[News] Women prepared to break the siege of Gaza
news at freedomarchives.org
Fri Jul 23 18:48:23 EDT 2010
Women prepared to break the siege of Gaza
Mona Alami, The Electronic Intifada, 23 July 2010
BEIRUT (IPS) - The Maryam, an all-female Lebanese aid ship, currently
docked in the northern Lebanese port of Tripoli, is getting ready to
set sail for Gaza in the next few days. The ship, which aims to break
Israel's siege on the Palestinian territory, will carry about fifty
aid workers, including some US nuns keen to deliver aid to the
long-suffering women and children of Gaza.
"We were all drawn to the project ... united by a feeling of stark
injustice," says Samar Hajj, one of the organizers of the Maryam,
which is named after the mother of Christ.
Israel's siege began in 2006 after Hamas won Palestinian legislative
elections in the West Bank and Gaza Strip. Its watertight blockade
has been maintained with Egypt's help, since Hamas sought control of
the territory in 2007. It has resulted in crippling shortages, making
daily life difficult in Gaza.
On 31 May, Israeli forces attacked Mavi Marmara, a Turkish
humanitarian aid vessel bringing aid to Gaza, killing nine Turkish
activists -- one a US citizen -- on board. After the attack, which
sparked a wave of global condemnation of Israel, Hajj gathered to
protest against Israel in downtown Beirut with 11 other friends. "We
were appalled at the violent images we saw on TV and wanted to take action."
The women later got in touch with Yasser Kashlak, a 36-year-old
Syrian of Palestinian origin, who heads the Free Palestine Movement.
Kashlak had contributed to the financing of other vessels that tried
breaking the siege, including the Gaza Freedom Flotilla and the Naji al Ali.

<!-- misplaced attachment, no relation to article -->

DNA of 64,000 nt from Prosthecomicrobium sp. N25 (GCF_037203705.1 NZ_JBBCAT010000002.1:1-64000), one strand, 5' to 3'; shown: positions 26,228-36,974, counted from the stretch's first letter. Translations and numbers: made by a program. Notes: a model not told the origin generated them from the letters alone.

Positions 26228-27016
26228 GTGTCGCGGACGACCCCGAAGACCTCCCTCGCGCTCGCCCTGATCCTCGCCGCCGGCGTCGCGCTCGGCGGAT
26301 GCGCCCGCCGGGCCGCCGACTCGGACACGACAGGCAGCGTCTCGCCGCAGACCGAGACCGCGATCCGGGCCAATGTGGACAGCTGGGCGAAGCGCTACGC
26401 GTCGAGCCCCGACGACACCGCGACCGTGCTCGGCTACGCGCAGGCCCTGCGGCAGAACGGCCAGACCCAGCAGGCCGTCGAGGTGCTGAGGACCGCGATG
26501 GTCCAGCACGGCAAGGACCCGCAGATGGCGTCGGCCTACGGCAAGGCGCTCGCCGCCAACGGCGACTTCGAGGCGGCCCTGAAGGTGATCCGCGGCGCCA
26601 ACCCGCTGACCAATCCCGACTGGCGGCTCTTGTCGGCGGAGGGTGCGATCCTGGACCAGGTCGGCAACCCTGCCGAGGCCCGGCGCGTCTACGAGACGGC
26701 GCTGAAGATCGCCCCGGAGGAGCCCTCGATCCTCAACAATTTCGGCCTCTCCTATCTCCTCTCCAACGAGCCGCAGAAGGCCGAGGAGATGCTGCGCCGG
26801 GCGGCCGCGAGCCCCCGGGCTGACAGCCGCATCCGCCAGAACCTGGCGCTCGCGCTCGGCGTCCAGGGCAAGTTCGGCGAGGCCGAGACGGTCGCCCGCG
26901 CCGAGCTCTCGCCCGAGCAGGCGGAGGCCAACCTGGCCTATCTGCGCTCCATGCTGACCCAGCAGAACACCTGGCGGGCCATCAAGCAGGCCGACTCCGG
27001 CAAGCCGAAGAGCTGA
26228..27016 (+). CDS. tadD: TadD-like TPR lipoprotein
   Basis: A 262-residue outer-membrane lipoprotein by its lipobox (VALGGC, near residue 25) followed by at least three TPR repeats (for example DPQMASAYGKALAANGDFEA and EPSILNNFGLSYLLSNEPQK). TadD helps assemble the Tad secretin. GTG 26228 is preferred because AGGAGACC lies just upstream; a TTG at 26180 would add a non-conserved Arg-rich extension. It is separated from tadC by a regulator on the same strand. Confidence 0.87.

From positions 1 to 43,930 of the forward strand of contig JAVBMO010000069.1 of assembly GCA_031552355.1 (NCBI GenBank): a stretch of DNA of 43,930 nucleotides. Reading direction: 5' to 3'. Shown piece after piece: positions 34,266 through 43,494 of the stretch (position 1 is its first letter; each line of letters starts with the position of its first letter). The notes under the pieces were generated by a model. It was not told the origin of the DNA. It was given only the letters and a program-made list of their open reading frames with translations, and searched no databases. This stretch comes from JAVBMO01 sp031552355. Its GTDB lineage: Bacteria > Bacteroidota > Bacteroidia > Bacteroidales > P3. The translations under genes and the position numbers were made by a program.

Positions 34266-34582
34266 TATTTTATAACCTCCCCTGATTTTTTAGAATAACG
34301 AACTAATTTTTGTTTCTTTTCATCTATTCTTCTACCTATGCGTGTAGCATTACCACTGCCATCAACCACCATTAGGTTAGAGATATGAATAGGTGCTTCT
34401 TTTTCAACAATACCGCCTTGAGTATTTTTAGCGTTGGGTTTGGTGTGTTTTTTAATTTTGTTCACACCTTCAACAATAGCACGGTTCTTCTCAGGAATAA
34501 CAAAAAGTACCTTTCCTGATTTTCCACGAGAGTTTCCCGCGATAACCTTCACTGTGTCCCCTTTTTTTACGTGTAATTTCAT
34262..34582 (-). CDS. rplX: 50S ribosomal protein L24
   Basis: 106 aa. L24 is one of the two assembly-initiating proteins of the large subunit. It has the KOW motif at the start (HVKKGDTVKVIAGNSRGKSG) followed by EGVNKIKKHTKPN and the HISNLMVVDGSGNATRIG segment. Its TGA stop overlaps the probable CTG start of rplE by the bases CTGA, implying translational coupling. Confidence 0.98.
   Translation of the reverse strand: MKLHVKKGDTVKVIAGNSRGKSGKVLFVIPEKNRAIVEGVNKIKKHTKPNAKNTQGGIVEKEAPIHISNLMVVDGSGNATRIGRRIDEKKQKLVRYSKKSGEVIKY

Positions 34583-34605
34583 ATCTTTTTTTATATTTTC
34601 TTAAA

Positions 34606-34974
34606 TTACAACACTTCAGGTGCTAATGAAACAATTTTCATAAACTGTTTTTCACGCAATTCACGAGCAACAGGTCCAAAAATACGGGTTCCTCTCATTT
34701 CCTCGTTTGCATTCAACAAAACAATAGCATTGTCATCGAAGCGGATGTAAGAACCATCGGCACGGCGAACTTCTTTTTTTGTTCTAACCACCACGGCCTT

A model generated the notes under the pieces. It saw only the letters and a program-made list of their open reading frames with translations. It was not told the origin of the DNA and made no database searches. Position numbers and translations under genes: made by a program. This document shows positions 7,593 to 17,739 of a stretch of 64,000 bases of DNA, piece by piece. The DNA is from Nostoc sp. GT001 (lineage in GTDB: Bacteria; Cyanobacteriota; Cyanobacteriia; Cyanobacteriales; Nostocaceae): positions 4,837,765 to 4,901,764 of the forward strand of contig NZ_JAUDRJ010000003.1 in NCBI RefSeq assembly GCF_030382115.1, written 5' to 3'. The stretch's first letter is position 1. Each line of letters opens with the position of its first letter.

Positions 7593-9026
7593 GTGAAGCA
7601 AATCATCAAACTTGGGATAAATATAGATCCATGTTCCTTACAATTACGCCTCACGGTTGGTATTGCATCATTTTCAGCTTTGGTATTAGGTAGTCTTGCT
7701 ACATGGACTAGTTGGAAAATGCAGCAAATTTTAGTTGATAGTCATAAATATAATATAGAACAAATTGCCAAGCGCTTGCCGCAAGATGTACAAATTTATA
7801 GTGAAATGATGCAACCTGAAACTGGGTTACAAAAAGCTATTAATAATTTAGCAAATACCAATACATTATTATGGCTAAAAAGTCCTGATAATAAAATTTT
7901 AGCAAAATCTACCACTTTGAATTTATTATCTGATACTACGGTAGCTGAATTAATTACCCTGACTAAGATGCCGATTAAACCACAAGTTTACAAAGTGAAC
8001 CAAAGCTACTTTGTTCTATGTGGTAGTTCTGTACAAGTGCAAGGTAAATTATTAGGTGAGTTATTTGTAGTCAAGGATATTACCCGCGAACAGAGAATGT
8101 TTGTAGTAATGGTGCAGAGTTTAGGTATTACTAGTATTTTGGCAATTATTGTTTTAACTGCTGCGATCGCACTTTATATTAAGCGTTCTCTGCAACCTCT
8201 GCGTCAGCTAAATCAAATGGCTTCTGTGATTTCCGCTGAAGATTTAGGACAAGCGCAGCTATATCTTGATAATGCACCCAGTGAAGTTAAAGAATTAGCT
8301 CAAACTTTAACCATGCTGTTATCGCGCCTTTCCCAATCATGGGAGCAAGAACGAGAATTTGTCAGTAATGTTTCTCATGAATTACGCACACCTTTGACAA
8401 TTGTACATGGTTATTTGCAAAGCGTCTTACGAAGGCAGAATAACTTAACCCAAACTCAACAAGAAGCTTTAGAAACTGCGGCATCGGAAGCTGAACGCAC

"After the Mavi Marmara incident, one of the women hailed Mary during
our weekly meeting. Her exclamation came like a revelation, so we
decided to call our ship Maryam [Mary in Arabic]. The name was
perfect for a vessel that comprised only women. Who could disparage
the Virgin Mary, a recognized saint in most religions?" says Hajj.
The ship is slated to make a stopover in a friendly port before
heading to Gaza because of the palpable hostility between Lebanon and
Israel. Last month, the Cypriot government banned any vessel headed
to Gaza from its docks. But activists can still sail from a port in
"We have the option to sail from a number of friendly ports and are
completely aware of our obligation to transit through a foreign port
to avoid our trip being labeled an act of war," says Hajj.
Hajj estimates that she has received about 500 applications for the
trip, but the Maryam will transport only about fifty women, half of
who are Lebanese nationals, the rest being Arabs, Europeans and from
the US. The organizer explains that carrying Palestinians on the ship
is not an option because of the risk of arrests by Israelis.
"The ship will transport cancer medicine and other necessary items
for women and children. We will not carry any weapons or terrorists,
irrespective of what the Israeli army might say," says Hajj.